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Wikenigma - an Encyclopedia of Unknowns Wikenigma - an Encyclopedia of the Unknown

Electrical activity in plants

Electrical signals within plant tissue have been studied since the 1800s. Charles Darwin was interested in possible electrical signals in the Venus Flytrap mechanismplugin-autotooltip__plain plugin-autotooltip_bigVenus Flytrap mechanism

The Venus Flytrap (Dionaea muscipula) is a well-known carnivorous plant native to the sub-tropical wetlands of the US.

The 'trap' structure snaps shut when insects or spiders repeatedly touch specialised 'trigger hairs' on the trap's upper surface.
(which is still not completely understood). In the 1920s Jagadish Chandra Bose investigated what he called The Nervous Mechanisms of Plants. His experiments, mainly on tomato plants, were not considered scientifically sound by modern day standards, and were largely forgotten.

The ideas are now under investigation again. See, for example, a report the Journal of Experimental Botany, open access Volume 61, Issue 13, pp. 3697โ€“3708, one of many studies which have confirmed that plants do create relatively high-speed electrical signals (conducted through phloem and sieve-tubes), particularly when stressed.

Despite the resurgence of interest, very little is currently known about the purpose(s) of the electrical signals - though they do seem to be largely associated with plant damage, and may be involved in protection mechanisms against herbivores. Their implications for plant 'sensing' in general are largely unknown.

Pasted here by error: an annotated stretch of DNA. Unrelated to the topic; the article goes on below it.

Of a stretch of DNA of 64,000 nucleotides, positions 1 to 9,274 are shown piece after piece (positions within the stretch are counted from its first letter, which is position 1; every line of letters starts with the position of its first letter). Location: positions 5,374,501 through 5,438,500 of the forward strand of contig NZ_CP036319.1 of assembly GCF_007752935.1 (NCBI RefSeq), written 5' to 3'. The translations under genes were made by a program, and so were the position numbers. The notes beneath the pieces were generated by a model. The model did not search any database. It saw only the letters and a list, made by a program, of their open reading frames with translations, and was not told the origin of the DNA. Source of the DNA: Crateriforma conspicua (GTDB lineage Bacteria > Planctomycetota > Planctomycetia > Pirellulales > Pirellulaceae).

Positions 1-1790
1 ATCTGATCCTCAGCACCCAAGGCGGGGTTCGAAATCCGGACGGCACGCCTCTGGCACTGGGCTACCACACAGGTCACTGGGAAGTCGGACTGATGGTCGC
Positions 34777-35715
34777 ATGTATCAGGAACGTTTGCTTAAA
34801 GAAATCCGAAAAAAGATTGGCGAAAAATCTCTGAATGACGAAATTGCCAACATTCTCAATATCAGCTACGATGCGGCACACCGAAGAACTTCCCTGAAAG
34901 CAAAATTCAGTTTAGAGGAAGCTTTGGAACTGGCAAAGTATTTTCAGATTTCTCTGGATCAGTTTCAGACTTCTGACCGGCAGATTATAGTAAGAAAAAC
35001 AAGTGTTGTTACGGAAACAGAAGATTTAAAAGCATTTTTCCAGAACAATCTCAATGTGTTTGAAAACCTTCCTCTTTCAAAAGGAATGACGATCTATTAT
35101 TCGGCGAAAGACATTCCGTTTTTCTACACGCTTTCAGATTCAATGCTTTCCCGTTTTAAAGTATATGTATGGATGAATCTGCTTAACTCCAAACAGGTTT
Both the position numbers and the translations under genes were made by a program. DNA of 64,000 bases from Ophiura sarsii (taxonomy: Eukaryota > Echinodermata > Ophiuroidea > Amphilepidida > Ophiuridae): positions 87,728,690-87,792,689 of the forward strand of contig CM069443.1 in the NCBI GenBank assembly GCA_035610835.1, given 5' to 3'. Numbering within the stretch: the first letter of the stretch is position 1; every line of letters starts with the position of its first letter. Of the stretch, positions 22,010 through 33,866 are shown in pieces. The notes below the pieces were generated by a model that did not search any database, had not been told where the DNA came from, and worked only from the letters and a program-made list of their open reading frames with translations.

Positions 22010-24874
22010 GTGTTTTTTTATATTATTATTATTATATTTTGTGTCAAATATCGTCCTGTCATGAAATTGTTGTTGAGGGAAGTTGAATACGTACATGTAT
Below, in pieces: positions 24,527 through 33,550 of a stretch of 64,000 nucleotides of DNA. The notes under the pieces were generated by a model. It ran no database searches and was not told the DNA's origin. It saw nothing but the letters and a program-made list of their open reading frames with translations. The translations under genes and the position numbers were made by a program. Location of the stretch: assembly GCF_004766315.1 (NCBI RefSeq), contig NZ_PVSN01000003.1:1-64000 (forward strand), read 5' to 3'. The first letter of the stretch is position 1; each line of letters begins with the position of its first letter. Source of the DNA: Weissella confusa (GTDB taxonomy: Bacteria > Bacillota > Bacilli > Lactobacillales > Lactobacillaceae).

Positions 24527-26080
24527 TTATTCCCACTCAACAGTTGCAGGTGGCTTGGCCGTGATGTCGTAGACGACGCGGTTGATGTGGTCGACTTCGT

Also see : Plant communicationplugin-autotooltip__plain plugin-autotooltip_bigPlant communication

In the past few decades, progress has been made in various areas of plant communication studies.

It's now confirmed that individual plants can 'communicate' with each other by various means. e.g. by :

* The release of airborne Volatile Organic Chemicals (VOCs), which are sensed by other plants.
and Electrical activity in fungiplugin-autotooltip__plain plugin-autotooltip_bigElectrical activity in fungi

It's been established that many species of fungi generate small electric potentials (c. 100 mV) in their webs of underground fibres.

It's unknown what significance these electrical potentials may or may not have. Some research groups have suggested that they could form the basis of 'signals' between fungi - or even between the fungi and nearby plants.

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